Monday, 20 November 2017

Czech device to diagnose Crohn's disease from breath

ČTK |
9 November 2017

Prague, Nov 8 (CTK) - Czech researchers have developed a unique diagnostic device that can detect Crohn's disease directly from patients' breath and prevent them from undergoing a lengthy and uncomfortable endoscopic examination, daily Hospodarske noviny (HN) wrote on Wednesday.

After a five-year research, the team of professors Patrik Španěl and Milan Lukáš had the new device tested.

It will help diagnose the Crohn's inflammatory bowel disease as well as other troubles of the gastrointestinal tract in an early stage, speed up the examination and better target the necessary treatment, HN says.

It adds that this method is based on the fact that people suffering from Crohn's disease or ulcerative colitis (UC) are breathing out different substances than healthy people.

"The analysis of the breath of patients with inflammatory diseases of the viscera has proved an increased amount of pentane and other volatile organic compounds. These substances do not appear to such a high degree in the breath of a healthy person," Spanel said.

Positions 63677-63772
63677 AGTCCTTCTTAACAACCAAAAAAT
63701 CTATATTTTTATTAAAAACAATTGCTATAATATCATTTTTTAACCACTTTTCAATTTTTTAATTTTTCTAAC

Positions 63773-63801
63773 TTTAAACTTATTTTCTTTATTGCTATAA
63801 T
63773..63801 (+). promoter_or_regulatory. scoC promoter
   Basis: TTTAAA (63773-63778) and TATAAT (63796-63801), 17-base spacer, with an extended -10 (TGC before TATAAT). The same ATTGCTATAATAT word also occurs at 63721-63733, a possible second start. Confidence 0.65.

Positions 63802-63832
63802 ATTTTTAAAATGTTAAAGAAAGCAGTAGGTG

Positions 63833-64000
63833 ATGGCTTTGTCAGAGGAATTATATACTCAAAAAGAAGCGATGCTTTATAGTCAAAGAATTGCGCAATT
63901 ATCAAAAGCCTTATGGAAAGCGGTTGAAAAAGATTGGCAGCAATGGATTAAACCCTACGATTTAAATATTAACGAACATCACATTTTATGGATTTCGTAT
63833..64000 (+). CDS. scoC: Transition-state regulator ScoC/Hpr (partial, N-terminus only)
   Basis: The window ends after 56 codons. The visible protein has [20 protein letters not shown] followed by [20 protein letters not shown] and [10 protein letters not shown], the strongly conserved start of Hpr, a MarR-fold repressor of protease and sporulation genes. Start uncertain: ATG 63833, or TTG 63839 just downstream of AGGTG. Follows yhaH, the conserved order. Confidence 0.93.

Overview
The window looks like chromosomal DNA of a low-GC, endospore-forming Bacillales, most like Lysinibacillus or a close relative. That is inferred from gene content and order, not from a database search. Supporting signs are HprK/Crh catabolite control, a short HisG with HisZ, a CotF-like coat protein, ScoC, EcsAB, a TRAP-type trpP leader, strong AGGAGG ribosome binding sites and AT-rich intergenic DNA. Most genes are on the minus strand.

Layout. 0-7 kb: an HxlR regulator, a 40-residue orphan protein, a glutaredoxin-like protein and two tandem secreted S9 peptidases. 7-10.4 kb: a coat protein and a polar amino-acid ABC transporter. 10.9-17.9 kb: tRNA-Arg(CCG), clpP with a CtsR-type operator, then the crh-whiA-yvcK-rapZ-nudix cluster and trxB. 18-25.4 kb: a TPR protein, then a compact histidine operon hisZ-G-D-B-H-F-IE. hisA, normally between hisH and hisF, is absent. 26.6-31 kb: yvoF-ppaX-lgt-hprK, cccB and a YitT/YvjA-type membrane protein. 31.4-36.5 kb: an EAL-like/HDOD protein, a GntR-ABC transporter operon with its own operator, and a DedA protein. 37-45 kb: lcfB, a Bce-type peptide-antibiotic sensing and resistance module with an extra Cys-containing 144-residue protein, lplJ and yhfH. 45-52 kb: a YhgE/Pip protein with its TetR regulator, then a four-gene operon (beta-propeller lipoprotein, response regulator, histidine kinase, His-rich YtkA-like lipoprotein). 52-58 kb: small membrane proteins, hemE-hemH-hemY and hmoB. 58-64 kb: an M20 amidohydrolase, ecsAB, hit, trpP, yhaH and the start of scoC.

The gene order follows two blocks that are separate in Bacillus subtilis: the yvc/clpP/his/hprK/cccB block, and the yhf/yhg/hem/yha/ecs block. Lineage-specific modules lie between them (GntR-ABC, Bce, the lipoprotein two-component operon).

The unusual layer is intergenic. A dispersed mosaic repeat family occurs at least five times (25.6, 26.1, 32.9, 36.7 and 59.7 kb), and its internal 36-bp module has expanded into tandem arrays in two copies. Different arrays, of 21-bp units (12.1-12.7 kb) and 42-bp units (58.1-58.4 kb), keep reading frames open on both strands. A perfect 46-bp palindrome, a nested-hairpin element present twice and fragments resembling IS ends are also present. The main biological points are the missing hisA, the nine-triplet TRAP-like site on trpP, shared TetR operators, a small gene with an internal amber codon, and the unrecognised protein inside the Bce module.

Crohn's disease, which often afflicts young people aged from 15 to 30, affects any part of the gastrointestinal tract from mouth to anus and is manifested by abdominal pain, diarrhoea, fever, and weight loss. Most patients must undergo a surgery, but the disease cannot be completely cured at present.

The disease is diagnosed by various methods, including the use of endoscopes inserted directly into the organs, or computed tomography (CT).

The new diagnostic device is similar to a breathalyser measuring blood alcohol content. The patient simply breathes in and the whole process lasts 30 seconds, HN writes.

Moreover, this analysis may clear up what exactly the patient suffers from since it is difficult to diagnose diseases of the gastrointestinal tract.

Besides, the "breath test" may determine whether biological treatment is suitable for the patient, Spanel said.

This treatment can considerably attenuate the troubles accompanying Crohn's disease in some cases, but other patients may suffer from serious side effects after it.

Another advantage for patients is that unlike endoscopy, this method is neither physically nor psychologically unpleasant. In some cases, it can even prevent any interference in the patient's body, HN adds.

Eighteen out of 10,000 inhabitants of the Czech Republic with a population of 10.5 million suffer from Crohn's disease and their number has been gradually rising.

HN writes that Spanel has been dealing with breath analysis in medicine since the late 1990s when he focused on renal dysfunction.

Scientists plan to use this method to diagnose tumorous diseases in the future. However, Spanel is sceptical about such application saying it is very complicated to understand how a tumour may affect the breath composition, HN adds.

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